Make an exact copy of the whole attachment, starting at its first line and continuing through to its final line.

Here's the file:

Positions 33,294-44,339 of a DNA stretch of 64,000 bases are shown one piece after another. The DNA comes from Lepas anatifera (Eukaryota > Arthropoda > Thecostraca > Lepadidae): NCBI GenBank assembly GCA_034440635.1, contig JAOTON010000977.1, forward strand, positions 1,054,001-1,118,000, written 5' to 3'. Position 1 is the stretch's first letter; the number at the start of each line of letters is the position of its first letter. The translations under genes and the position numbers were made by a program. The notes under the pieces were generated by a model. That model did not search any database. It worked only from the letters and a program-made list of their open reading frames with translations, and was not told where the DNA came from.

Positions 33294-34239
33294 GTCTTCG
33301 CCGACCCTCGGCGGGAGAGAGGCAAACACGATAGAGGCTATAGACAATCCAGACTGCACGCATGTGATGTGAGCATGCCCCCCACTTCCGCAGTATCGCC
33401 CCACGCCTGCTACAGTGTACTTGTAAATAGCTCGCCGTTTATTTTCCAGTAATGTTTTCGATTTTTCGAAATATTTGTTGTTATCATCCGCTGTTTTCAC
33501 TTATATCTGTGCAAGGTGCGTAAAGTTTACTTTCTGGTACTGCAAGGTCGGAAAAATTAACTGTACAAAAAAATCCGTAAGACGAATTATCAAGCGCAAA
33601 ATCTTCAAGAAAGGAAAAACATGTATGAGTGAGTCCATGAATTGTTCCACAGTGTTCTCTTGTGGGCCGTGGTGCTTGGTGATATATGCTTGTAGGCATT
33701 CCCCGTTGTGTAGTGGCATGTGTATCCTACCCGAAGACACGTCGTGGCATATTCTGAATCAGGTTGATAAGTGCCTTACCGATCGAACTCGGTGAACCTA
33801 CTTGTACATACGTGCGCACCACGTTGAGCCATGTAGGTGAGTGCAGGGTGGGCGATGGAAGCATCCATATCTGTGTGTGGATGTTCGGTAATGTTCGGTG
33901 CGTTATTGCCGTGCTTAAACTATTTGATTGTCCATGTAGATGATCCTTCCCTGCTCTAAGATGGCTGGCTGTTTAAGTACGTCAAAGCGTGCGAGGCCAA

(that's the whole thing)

Positions 33,294-44,339 of a DNA stretch of 64,000 bases are shown one piece after another. The DNA comes from Lepas anatifera (Eukaryota > Arthropoda > Thecostraca > Lepadidae): NCBI GenBank assembly GCA_034440635.1, contig JAOTON010000977.1, forward strand, positions 1,054,001-1,118,000, written 5' to 3'. Position 1 is the stretch's first letter; the number at the start of each line of letters is the position of its first letter. The translations under genes and the position numbers were made by a program. The notes under the pieces were generated by a model. That model did not search any database. It worked only from the letters and a program-made list of their open reading frames with translations, and was not told where the DNA came from.

Positions 33294-34239
33294 GTCTTCG
33301 CCGACCCTCGGCGGGAGAGAGGCAAACACGATAGAGGCTATAGACAATCCAGACTGCACGCATGTGATGTGAGCATGCCCCCCACTTCCGCAGTATCGCC
33401 CCACGCCTGCTACAGTGTACTTGTAAATAGCTCGCCGTTTATTTTCCAGTAATGTTTTCGATTTTTCGAAATATTTGTTGTTATCATCCGCTGTTTTCAC
33501 TTATATCTGTGCAAGGTGCGTAAAGTTTACTTTCTGGTACTGCAAGGTCGGAAAAATTAACTGTACAAAAAAATCCGTAAGACGAATTATCAAGCGCAAA
33601 ATCTTCAAGAAAGGAAAAACATGTATGAGTGAGTCCATGAATTGTTCCACAGTGTTCTCTTGTGGGCCGTGGTGCTTGGTGATATATGCTTGTAGGCATT
33701 CCCCGTTGTGTAGTGGCATGTGTATCCTACCCGAAGACACGTCGTGGCATATTCTGAATCAGGTTGATAAGTGCCTTACCGATCGAACTCGGTGAACCTA
33801 CTTGTACATACGTGCGCACCACGTTGAGCCATGTAGGTGAGTGCAGGGTGGGCGATGGAAGCATCCATATCTGTGTGTGGATGTTCGGTAATGTTCGGTG
33901 CGTTATTGCCGTGCTTAAACTATTTGATTGTCCATGTAGATGATCCTTCCCTGCTCTAAGATGGCTGGCTGTTTAAGTACGTCAAAGCGTGCGAGGCCAA